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Ajax armoured vehicles: Independent review's terms are disappointing and could lead to missed opportunities to protect armed forces personnel

The terms of reference for an independent review into the apparent failings of the Ajax armoured vehicles were published. The terms set out the parameters within which the independent review must conduct its report.

The scope set out in these terms includes to review the leadership, culture, and governance in the MoD regarding future major programmes and how these can be improved to ensure timely and appropriate escalation of problems up the chain of command. This also includes scope to examine systemic issues in terms of escalating problems.

Noise and vibration issues

The terms of reference also state that the existence of noise and vibration problems should not be examined, nor should the communications systems used be considered. It also states that the review should not consider the ongoing delivery of the Ajax programme.

The terms are ultimately disappointing, particularly in light of the Policy Paper review published in December 2021 which concluded that the vehicles from the programme were not fit for purpose, and caused potential harm to army personnel through noise and vibration. 

The Policy Paper review went on to cite the factors as being responsible for these issues. Tellingly, “the Armed Forces’ relationship to harm” was identified as a key reason for the failings. Specifically, the review criticised the culture within The Army and highlighted that soldiers were essentially expected to put up with the risks in question. Tellingly, the conclusion states that “Society and the law expect MoD to do better and requires it to have systems in place that protect its people from harm”. 

In light of these alarming conclusions, it is surprising and disappointing that that the culture within The Army regarding risks to military personnel does not form part of the terms of reference for the independent review. We act for a number of military personnel who have suffered noise induced hearing loss, and other injuries, following their involvement with this programme, and it is clear that there were considerable issues that jeopardised the safety of military personnel.

Additional failings and MoD culture

Failings within the acquisition were also noted by the Policy Paper, with the paper finding that other factors were clearly favoured over safety in the MoD’s decision making process.

The culture within the MoD was again criticised regarding this, with the Paper going as far as to state that “the culture in MoD does not currently ensure safety is considered within strategic decision-making”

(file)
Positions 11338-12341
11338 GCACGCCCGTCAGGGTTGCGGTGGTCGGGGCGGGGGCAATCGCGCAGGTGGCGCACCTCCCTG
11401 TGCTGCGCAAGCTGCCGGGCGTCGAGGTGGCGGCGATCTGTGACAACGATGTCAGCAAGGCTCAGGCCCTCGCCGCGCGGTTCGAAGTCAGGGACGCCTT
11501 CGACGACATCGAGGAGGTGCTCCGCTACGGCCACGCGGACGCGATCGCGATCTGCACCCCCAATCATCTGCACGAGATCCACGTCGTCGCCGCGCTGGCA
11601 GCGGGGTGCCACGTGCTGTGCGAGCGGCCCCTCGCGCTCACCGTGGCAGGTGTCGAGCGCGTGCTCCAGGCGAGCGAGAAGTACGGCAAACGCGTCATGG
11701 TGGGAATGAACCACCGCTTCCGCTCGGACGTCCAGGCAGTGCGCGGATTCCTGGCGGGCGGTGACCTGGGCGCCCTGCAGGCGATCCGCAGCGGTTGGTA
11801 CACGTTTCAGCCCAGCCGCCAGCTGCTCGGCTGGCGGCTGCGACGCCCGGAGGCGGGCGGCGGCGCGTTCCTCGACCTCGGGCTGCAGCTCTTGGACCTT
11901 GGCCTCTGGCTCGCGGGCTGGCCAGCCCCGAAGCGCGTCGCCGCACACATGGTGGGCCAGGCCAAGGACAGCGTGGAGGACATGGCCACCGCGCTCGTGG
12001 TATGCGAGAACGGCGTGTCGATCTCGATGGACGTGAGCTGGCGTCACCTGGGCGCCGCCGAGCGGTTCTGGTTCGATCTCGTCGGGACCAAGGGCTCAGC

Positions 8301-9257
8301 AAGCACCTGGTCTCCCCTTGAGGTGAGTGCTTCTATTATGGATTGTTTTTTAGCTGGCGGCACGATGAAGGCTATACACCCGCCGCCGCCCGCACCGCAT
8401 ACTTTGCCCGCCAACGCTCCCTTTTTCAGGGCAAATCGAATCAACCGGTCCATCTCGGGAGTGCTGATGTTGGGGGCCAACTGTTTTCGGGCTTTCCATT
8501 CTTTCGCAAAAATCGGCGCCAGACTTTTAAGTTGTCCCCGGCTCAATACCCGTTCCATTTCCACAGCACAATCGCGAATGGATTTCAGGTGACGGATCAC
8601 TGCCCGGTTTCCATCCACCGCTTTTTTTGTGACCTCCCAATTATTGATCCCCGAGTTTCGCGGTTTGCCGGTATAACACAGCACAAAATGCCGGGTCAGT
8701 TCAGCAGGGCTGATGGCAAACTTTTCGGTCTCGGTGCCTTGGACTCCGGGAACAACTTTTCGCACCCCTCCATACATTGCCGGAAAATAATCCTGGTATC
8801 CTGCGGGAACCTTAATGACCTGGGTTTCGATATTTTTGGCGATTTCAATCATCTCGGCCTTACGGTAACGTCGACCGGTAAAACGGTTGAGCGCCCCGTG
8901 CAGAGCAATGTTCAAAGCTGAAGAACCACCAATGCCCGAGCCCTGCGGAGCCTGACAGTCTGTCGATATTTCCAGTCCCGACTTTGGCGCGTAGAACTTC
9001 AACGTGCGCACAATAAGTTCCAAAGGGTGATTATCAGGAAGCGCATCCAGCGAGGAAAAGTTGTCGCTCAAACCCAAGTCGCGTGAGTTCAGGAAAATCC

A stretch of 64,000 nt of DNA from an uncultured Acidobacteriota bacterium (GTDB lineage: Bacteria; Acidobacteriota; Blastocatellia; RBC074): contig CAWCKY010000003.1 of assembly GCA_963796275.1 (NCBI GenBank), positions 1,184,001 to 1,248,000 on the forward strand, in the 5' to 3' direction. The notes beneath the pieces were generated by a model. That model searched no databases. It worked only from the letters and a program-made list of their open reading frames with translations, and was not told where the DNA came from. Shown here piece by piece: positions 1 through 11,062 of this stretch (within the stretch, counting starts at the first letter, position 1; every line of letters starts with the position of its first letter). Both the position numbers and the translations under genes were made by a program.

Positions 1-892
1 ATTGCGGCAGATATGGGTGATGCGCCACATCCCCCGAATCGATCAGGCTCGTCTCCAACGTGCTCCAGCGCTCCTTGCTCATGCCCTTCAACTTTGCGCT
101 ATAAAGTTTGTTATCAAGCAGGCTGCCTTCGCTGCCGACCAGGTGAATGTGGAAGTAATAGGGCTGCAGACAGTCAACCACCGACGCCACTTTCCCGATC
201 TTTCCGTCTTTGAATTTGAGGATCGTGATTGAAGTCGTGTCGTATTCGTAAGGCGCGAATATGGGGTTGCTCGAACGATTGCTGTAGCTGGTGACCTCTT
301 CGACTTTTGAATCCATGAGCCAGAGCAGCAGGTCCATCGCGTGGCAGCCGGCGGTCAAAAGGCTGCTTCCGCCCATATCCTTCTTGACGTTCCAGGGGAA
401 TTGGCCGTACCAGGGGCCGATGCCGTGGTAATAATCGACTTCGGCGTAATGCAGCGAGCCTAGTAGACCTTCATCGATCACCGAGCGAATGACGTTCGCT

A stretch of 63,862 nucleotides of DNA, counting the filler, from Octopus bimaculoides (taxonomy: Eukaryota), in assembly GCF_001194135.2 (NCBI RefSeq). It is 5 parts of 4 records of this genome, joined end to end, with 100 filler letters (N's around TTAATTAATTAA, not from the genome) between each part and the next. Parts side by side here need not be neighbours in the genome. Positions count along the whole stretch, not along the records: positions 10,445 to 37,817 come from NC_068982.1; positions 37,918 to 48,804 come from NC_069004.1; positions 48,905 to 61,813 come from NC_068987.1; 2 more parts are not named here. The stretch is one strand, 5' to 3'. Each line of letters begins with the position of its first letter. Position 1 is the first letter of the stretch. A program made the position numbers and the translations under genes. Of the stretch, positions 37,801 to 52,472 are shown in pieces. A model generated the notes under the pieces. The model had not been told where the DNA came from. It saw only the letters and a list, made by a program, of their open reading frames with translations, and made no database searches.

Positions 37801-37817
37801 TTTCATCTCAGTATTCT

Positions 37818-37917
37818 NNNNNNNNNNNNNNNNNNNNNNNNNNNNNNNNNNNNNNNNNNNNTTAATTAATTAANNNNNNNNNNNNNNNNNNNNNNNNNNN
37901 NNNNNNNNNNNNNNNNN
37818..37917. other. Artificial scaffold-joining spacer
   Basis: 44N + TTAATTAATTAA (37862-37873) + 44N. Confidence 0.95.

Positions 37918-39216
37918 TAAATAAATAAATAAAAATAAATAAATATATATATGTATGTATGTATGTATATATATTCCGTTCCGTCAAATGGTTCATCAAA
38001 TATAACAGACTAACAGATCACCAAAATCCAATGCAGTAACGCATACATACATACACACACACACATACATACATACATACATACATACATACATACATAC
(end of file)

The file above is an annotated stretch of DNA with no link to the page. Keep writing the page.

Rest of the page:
Again, this impact on safety is not likely to be covered by the independent review as a result of the extremely narrow terms of reference making it more likely that these mistakes could happen again. Unfortunately these failings relating to safety are something we as specialist MoD claims solicitors see all too frequently.

The terms of references are therefore disappointing, and will likely dishearten those affected who are looking for answers regarding the risks they were exposed to. The review is given little flexibility, with the focus seemingly very narrow.

Cultural review welcome

The reference to culture being reviewed within the independent report is welcome given the issues identified in the above mentioned Policy Paper, but it is disappointing that the report is not asked to examine the impact of culture within the MoD on the potential safety of military personnel. 

It may be that this is something that the MoD does not wish to draw attention to, but this would have been an excellent opportunity to address potential failings in this respect so that military personnel are better protected in future.

It is noteworthy that the review specifically states that the existence of noise and vibration problems should not be commented upon. This is unsurprising given such problems are giving rise to personal injury claims against the MoD which will naturally be reluctant to publicly commission the gathering of relevant evidence as a result. 

This may also be the reason that military communication systems are specifically excluded, as there were potentially issues with the equipment provided to military personnel, which may have contributed to their exposure to noise.


Overall, the commission of an independent report is clearly a positive step. However the published terms of reference suggest that opportunities could be missed in terms of lessons being learnt with regard to the safety of military personnel.

Find out more about Irwin Mitchell's expertise in helping members of the Armed Forces who have suffered injuries following their involvement with the Ajax armoured vehicle programme at our dedicated Ajax vehicles section

The Ajax armoured vehicles are supposed to provide the Army with the latest cutting edge digital battlefield technology.

As of December 2021, more than 300 personnel may have been harmed by vibration and noise during testing, which has led to the significant delays.”